2014 BMW 4 Series Gran Coupe review

The BMW 4 Series Gran Coupe is meant to be a more stylish alternative to the 3 Series, and more practical than the two-door 4 Series. Does it have a place or is it a niche too far?

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The BMW 4 Series Gran Coupe is an attempt by the German manufacturer to open up a new niche: the four-door coupe. The third and final variant in the 4 Series range, the Gran Coupe is the same length, width and height as the two-door coupe - but it gets an extra pair of doors, a longer roof and a hatchback that are designed to improve rear headroom and boot access. Depending on which way you approach it, therefore, it's either a more style-focused alternative to a 3 Series, or a more practicality-focused version of the 4 Series Coupe.

The line-up comprises three petrol engines and two diesels to start with; the most efficient model will be the 418d Gran Coupe, which should deliver CO2 emissions of 121g/km (with either the six-speed manual gearbox or the optional eight-speed auto). The petrol options are the six-cylinder turbocharged 435i and the four-cylinder turbocharged 420i and 428i; it's the second of those motors that we're testing here.

Two more diesels - the 430d and 435d - will join the range in the summer, and BMW's xDrive four-wheel-drive system will be offered on the 420i petrol and all diesels bar the 418d.

What's the 2014 BMW 4 Series Gran Coupe like to drive?

The Gran Coupe is just as good on the road as a regular two-door 4 Series - and that's pretty good. Our car came on optional adaptive dampers (£750), which makes for a ride comfort that's on the firm side of compliant but is never really uncomfortable, while the steering is light and direct enough for you to take full advantage of the excellent body control and composure. It's a much more involving car to drive than one of its few direct rivals, the Audi A5 Sportback.

The 245bhp engine has enough poke to allow rapid progress, even on twisty roads. The optional eight-speed automatic gearbox helps with this, thanks to intelligent shifts when you're allowing it to make the decisions and fast responses when you switch to the 'manual' paddles behind the steering wheel.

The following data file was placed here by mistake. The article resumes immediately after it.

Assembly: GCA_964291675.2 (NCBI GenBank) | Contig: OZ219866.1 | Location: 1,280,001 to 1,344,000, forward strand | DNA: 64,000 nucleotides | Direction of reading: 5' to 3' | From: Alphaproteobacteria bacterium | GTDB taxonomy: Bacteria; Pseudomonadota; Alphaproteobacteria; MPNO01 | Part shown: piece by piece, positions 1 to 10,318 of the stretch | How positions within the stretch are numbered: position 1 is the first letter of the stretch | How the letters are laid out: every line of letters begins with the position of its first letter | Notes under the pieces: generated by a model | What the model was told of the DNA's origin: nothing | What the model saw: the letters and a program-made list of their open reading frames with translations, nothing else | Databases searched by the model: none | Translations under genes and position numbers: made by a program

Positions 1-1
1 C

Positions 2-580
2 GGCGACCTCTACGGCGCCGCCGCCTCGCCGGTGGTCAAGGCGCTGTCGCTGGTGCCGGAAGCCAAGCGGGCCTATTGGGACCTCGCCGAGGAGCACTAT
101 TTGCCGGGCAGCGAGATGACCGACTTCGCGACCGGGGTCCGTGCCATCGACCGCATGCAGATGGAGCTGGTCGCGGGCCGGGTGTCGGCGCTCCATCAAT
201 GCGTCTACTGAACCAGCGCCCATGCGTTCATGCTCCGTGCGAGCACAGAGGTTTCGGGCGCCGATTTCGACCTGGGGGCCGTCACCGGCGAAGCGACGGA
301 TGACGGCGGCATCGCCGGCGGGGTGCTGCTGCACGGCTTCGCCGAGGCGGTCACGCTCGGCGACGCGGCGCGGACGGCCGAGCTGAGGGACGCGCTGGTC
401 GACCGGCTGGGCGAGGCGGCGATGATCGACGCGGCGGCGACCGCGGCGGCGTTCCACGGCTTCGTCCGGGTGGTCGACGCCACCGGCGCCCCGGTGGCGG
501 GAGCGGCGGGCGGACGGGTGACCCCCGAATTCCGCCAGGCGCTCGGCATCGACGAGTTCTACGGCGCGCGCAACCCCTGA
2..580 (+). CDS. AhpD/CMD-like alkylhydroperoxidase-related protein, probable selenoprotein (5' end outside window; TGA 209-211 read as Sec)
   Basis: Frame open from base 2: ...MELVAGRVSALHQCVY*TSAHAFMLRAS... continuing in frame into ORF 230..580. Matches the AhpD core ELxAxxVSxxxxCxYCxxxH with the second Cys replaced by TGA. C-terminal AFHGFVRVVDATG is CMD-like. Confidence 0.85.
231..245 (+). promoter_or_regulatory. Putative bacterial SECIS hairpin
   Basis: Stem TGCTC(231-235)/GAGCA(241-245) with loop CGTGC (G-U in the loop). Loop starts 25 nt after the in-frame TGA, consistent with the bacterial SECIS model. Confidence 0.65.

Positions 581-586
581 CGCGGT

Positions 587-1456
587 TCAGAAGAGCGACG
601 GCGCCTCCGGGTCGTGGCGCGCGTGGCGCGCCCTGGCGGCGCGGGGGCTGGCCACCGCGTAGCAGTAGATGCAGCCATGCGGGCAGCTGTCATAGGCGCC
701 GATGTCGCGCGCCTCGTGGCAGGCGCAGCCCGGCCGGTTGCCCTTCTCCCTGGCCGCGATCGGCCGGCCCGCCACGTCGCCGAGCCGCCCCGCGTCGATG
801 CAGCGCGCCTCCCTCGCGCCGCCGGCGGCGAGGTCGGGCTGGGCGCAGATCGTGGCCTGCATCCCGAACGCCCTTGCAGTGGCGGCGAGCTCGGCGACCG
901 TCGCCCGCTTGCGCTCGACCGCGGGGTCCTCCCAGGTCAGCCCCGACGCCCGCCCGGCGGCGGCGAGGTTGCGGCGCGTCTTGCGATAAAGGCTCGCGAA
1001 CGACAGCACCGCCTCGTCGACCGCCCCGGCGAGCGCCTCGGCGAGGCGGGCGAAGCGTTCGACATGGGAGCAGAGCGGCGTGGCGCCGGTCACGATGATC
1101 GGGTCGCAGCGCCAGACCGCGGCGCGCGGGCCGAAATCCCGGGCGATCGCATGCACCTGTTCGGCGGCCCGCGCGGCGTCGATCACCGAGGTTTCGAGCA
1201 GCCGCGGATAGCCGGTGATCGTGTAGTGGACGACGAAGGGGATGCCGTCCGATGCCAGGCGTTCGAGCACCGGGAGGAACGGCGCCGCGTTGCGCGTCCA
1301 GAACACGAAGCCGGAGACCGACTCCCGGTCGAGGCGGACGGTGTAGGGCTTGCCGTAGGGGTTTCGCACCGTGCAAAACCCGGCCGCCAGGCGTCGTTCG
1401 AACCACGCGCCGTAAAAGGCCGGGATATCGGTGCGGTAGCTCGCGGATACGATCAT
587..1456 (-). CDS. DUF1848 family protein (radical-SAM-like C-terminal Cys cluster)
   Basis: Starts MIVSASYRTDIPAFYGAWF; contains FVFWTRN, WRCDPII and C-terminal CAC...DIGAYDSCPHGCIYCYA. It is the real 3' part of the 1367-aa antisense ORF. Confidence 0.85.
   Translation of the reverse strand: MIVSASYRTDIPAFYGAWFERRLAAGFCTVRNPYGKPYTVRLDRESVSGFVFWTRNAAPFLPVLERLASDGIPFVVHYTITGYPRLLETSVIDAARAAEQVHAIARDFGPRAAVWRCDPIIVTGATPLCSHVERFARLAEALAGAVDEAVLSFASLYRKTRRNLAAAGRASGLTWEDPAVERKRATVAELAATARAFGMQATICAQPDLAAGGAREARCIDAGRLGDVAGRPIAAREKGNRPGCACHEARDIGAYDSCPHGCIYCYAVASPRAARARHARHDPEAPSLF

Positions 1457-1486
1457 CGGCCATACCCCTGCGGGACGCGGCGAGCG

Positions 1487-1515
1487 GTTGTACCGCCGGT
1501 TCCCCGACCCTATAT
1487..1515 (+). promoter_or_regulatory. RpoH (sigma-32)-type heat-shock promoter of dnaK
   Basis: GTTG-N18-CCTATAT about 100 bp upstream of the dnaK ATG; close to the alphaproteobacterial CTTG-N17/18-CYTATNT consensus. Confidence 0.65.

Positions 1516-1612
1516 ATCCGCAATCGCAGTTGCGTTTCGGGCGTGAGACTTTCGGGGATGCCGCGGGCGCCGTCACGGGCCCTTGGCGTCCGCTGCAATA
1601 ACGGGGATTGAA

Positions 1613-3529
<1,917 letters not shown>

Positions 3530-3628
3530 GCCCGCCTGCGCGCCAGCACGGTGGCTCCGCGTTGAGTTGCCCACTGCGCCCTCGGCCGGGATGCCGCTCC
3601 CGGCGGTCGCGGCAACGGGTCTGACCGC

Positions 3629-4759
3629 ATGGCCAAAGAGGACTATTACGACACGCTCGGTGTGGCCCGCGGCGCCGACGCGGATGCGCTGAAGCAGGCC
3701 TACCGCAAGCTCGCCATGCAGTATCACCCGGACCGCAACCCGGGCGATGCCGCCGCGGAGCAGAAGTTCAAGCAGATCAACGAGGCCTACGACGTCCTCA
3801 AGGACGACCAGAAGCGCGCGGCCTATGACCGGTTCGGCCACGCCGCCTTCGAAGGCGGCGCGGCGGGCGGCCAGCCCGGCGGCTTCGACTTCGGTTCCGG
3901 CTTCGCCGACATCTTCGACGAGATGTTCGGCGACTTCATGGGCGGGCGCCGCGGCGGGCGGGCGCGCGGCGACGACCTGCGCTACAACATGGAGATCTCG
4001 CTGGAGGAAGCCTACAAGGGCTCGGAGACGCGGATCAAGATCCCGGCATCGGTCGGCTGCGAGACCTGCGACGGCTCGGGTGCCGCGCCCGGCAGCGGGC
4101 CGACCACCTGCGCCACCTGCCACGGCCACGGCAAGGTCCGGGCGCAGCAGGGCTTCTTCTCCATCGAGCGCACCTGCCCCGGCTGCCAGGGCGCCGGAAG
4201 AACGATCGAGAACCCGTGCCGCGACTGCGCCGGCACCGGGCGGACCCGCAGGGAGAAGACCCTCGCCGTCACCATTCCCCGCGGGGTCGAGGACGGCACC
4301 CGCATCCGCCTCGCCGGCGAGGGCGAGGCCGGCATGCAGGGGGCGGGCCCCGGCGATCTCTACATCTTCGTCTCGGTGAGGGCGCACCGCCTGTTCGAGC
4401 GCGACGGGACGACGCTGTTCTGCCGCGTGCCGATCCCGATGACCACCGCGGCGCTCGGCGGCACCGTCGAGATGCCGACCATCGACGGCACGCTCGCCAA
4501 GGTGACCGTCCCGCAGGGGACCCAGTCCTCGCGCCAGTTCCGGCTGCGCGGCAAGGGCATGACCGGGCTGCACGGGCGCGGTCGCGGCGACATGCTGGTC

BMW's engineers have taken on board criticism of the 2.0-litre turbocharged four-cylinder engine - in particular its noise, which has fallen some way short of the appeal of the six-cylinder units that used to carry the '28i' badging. They've resorted to a semi-electronic solution, with modifications to the exhaust system assisted further by sound processing that's transmitted through the car's speakers.

The good news is that the set-up works surprisingly well. It sounds a little artificial at lower revs, but beyond 4000rpm you can actually (whisper this) enjoy the sound. Get stuck into a winding B-road with the 428i Gran Coupe in Sport mode and you could easily forget you're in a turbocharged four-cylinder car – and that's quite an achievement, by our reckoning.

Should you decide you don't want to hear the motor, sticking the 428i Gran Coupe into Comfort mode tones down the volume of the exhaust noise and sound synthesis, so that it is easily drowned out by wind noise and road rumble on the motorway.

What's the 2014 BMW 4 Series Gran Coupe like inside?

The front of the cabin is the same as that in the 4 Series Coupe and Convertible, basically. It's nicely laid out, with dense, soft-touch materials in all the key areas, with solid switches that feel durable. The infotainment system is controlled by BMW's excellent iDrive dial between the front seats.

You shouldn't find too many problems getting comfortable, because there's excellent adjustment on the steering wheel and the driver's seat. It's worth remembering, though, that this car is based on a coupe, so you'll notice the lower seating position the first time you fall down into the cabin. Getting back out definitely requires a little more effort than it does in a regular 3 Series saloon.